But for those that have the means to take on all these costs, the joy of owning a superyacht lies in the incredibly private and exclusive experience it affords, highly valued by the ultra-wealthy. Increasingly, they’re also being used to explore lesser travelled exotic places where luxury accommodation is lacking, unless you bring it with you. And the other reason the ultra-wealthy might buy a superyacht? Because they can. 

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Fiducia Partners Insights - Investing For Your Great-Grandchildren

Investing For Your Great-Grandchildren

August 2nd, 2019 Posted by Family Wealth, Investment 0 thoughts on “Investing For Your Great-Grandchildren”

For many ultra-wealthy families a successful investment is one that lasts decades and benefits generations. Making investments that will still generate income for your great-grandchildren is not easy but it is the way that many family offices need to think. Such investments don’t tend to be exciting and high-risk but are wellconsidered and require patience.

I see a lot in the news about how so-called millennials are shortsighted, wanting instant gratification and not looking beyond short-term goals. In other words, they don’t have patience. But in some ultra-wealthy families, millenials will now be inheriting investments and investment strategies that have spanned generations. They will become stewards of wealth that may have been preserved for 5, 6, or 7 generations. With this kind of wealth and legacy there is no short-term thinking and holding investments for 100 years or more and creating strategies to match is not uncommon.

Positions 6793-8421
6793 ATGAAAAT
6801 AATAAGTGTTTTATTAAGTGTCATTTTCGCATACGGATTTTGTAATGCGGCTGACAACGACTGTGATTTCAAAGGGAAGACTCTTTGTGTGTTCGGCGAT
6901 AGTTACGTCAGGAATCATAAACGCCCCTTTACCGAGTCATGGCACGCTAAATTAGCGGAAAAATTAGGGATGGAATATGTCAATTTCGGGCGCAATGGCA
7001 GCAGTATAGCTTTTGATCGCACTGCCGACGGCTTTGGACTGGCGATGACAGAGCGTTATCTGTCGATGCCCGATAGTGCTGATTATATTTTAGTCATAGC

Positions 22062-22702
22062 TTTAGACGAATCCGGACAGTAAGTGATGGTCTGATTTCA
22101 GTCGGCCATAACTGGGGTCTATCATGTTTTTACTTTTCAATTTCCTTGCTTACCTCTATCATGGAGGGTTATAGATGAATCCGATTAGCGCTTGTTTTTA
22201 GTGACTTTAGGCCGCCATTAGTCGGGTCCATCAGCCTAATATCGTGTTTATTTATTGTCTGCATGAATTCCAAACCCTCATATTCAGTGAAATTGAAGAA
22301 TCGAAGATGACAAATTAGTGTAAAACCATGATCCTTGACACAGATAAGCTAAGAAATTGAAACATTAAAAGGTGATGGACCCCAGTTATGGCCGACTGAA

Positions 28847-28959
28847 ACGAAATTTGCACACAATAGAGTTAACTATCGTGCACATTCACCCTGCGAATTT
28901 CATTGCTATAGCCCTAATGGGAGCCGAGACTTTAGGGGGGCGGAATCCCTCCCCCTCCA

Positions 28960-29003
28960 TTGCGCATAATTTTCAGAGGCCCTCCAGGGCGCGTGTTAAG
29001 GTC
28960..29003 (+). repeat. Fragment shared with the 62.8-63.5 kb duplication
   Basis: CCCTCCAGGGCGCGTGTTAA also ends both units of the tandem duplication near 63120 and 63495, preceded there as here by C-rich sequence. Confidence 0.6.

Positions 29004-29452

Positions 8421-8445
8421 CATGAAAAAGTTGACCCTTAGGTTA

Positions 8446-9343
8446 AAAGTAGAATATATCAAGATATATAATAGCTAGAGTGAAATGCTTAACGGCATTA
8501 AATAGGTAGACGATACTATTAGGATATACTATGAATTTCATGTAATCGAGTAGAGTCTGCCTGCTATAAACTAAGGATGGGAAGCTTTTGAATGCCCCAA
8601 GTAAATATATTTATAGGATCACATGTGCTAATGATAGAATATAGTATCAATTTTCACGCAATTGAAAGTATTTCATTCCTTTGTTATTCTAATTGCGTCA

Creating an investment strategy that covers the next 100 years forces you think about how you might weather all the difficulties that could hit the market, be it a war, depression, economic crash, or climate change. Take family owned wine and champagne houses as examples. Many have been owned for generations and still nurture the soil in the vineyards that their great great grandparents bought. The Codorníu family has been producing wine for four hundred and fifty years and has had vineyards on their property since 1551. While the company leaders in each generation will have taken the business in a slightly different direction the overall aim to be able to pass the company to the next generation hasn’t changed. They may not have a detailed investment strategy that looks beyond 20 years but decisions about planting grape vines takes long term vision, as they can produce for hundreds of years. At the family owned Louis Roederer champagne house, they began preparing for climate change in 1999 by developing techniques to train the vine roots to push further down into the soil and started farming organically and biodynamically to adapt to the more extreme weather conditions that we’re seeing and will likely only intensify. Without this long-term view the increasingly dry summers and flash downpours could have ruined their much-prized vines.